Motion-Picture Projection Unit, Portable

The following article is from The Great Soviet Encyclopedia (1979). It might be outdated or ideologically biased.

Motion-Picture Projection Unit, Portable


a portable device for showing mainly narrow-gauge 16-mm motion pictures in small viewing rooms that are not equipped with stationary units. During the period of the formation and development of Soviet cinematography, portable projection units played a very large role in ideological, political, and scientific-cultural propaganda over the vast territory of the USSR, particularly in rural regions. Portable projectors are used in remote rural regions, in field camps, in winter quarters, during exploratory expeditions, and in lumber camps and other similar installations; they are also widely used in educational work.

The equipment of a portable projection unit usually includes a projector, an audio amplifier for the electric signals of sound frequencies, a loudspeaker, a compensator for voltages of 127 and 220 V, and a retractable screen. During the showing of a film, the projector is placed either on a tripod stand (for 35-mm films with an optical sound track) or on the housing of the amplifier (for 16-mm films with optical or magnetic sound). For areas that do not have electricity, the portable projector equipment may include a small portable generator. The total electric power required by the portable projector is 600–700 watts for 35-mm films and about 500 watts for 16-mm films. The weight of the entire set (without the generator) is 100–110 kg for 35-mm films and about 70 kg for 16-mm films, and the nominal power of the sound reproduction equipment is about 10 watts. The projection unit is transported by motor vehicle; in certain instances specially equipped projector trucks are used.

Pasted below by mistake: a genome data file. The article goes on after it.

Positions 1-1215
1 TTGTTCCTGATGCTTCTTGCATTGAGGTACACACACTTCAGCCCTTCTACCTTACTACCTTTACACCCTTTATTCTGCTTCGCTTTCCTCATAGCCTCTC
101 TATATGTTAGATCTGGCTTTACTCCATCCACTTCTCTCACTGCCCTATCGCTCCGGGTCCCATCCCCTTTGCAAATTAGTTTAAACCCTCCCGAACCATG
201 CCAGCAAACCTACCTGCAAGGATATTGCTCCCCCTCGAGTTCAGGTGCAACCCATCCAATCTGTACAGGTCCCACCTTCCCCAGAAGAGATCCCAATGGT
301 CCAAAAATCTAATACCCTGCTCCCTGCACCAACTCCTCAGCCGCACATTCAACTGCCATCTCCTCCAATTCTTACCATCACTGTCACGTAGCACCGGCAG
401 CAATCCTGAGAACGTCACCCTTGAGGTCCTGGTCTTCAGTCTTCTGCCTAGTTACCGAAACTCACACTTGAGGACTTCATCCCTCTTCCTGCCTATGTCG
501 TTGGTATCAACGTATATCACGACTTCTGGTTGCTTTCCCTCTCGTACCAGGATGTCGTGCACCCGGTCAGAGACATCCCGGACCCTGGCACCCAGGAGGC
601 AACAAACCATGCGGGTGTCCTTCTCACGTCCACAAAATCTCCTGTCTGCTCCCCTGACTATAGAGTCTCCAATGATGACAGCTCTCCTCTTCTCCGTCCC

The Great Soviet Encyclopedia, 3rd Edition (1970-1979). © 2010 The Gale Group, Inc. All rights reserved.